Icelandair must have a massive surplus of pilots. For a 757 they will need at least 4 FAs maybe more depending on Iceland's regulations. Typically, they would only need 2 pilots for the 757. They need at least 5 FAs for the 767 and 757-300. Only 2 pilots usually needed for those. Pilot groups are usually much smaller than flight attendant.
If Icelandair is using line pilots as FAs, I wonder regulatory wise how time working as an FA would count against their monthly and yearly pilot duty regulations if Icelandair wanted to also use them as pilots as needed.
I wonder if they'll be rotated through the flight deck on a regular basis, say every 6th flight or so. That way they won't time out on certifications etc.. I can't imagine this is very popular with the pilots though. There's also a chance it will detoriate their mental "sharpness" that's required in the flight deck. I also wonder what looks best on a CV, being fired as a pilot and finding different employment, or working as a pilot/flight attendant in a rotating schedule. That being said, there are tens of thousands of pilots who have to find other work these days, so any employer will look at that and not find it strange considering what happened.
I also wonder what pay they'll retain. If they'll be paid as flight attendants or as pilots.
I hope it is as pilots, it should be if they are required to keep them on. Actually quite smart as it keeps pilots certified (if they rotate thru the cockpit) and ready when traffic picks back up.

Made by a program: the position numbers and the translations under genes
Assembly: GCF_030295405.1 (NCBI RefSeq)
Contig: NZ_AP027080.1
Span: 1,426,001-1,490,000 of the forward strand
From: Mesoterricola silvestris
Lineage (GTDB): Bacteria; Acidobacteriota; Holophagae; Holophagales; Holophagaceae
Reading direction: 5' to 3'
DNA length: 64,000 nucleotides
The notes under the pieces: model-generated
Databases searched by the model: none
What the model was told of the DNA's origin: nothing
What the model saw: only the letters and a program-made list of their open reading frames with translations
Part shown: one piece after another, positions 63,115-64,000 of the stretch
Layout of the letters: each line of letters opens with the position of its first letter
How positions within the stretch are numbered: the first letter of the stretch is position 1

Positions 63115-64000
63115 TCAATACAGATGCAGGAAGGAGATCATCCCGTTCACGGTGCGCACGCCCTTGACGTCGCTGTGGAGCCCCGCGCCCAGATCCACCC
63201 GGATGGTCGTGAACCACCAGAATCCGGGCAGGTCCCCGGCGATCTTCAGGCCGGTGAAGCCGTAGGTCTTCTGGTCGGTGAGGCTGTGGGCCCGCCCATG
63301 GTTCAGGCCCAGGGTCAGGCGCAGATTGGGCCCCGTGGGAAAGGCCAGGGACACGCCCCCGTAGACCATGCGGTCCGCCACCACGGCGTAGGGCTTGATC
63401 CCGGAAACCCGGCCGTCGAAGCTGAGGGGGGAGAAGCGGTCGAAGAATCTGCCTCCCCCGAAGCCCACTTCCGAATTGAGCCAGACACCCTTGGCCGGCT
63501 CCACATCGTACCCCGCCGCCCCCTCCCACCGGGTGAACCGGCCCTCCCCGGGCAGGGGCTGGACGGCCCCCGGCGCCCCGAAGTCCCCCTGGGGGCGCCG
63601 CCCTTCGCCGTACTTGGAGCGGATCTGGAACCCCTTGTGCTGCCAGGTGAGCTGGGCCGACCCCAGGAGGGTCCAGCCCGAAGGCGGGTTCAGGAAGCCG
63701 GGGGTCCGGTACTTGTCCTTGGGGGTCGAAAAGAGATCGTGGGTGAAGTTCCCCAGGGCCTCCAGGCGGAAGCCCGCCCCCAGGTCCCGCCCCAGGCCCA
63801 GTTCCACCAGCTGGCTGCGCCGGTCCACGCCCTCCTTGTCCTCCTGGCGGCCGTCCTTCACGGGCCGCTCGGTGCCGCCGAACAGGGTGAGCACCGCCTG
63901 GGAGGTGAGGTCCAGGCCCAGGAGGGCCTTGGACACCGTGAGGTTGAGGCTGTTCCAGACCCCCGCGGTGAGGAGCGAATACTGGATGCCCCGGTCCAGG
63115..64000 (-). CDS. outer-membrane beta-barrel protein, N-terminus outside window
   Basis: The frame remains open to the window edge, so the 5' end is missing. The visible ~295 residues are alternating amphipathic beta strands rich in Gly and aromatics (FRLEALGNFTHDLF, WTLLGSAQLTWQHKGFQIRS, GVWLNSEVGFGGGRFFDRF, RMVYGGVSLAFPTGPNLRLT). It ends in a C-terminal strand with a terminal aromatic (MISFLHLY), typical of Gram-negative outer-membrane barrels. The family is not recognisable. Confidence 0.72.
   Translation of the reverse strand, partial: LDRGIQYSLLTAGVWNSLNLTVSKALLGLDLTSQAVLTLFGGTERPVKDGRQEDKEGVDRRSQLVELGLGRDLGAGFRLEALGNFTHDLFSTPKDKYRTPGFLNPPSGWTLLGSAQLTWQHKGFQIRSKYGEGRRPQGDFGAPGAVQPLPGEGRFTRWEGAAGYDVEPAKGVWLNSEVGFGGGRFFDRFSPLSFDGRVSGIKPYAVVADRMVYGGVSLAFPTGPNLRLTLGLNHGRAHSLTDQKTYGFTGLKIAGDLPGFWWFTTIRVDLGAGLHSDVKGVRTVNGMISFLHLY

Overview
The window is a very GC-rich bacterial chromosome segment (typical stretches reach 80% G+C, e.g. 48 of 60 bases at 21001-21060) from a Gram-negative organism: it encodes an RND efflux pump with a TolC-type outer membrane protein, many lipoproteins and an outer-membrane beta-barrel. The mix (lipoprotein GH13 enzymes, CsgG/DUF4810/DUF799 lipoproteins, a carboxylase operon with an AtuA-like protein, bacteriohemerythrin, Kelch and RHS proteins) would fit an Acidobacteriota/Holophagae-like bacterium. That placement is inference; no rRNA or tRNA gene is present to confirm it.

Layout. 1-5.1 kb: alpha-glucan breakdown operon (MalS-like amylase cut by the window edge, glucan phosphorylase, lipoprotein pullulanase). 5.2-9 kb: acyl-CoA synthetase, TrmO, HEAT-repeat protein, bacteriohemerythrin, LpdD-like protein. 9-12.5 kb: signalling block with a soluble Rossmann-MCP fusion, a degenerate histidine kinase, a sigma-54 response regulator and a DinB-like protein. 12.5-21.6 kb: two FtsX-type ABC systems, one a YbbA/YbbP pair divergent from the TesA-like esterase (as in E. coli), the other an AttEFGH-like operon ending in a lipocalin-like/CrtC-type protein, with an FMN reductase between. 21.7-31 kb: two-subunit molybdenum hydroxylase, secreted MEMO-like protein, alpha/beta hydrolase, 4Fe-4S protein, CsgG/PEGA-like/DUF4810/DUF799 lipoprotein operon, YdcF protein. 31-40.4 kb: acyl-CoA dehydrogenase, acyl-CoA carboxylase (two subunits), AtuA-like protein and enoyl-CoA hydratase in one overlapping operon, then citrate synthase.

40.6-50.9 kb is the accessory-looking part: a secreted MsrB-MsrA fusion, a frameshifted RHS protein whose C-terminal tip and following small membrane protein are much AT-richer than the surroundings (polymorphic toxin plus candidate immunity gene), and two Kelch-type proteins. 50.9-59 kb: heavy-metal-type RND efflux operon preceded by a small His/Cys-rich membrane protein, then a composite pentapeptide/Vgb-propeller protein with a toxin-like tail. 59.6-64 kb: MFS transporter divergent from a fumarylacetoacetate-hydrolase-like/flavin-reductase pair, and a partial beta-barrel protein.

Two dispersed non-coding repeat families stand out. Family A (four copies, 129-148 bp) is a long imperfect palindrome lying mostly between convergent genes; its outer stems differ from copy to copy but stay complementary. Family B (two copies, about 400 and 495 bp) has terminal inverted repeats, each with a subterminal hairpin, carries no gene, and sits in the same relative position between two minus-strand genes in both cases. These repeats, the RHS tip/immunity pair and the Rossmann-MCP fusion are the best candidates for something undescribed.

The FA contract is likely to be expired and with no new contract getting approved, it is likely there is no current contract to enforce labor law wise. So it falls to the laws of the country(s) where the airline has operations. Usually a higher skill trade that is unionized can fill union positions, in particular if the wages paid exceed the scale of the position.
Flight attendants are a skilled position, pilots even more so. But yes specific training required to serve needs to be satisfied. These pilots are on payroll anyway, the company probably has the right for them to do any job its sees fit. So they go to training for a while.
It might be very good for pilots to do this FA work, it is always brought up in Business School how important for managers to be able to do every job in the company. Dealing with passengers may improve their people skills, same with opening the doors, evac training, etc.
Iceland is mostly Intl flights, likely running around 10% of flights, possibly 20%. That means 80% of pilots and FA are not flying. So for every 2 needed in the cockpit, there are 8 that are not. Getting 4 in as FA's means 6 are employed, only 4 are sitting home.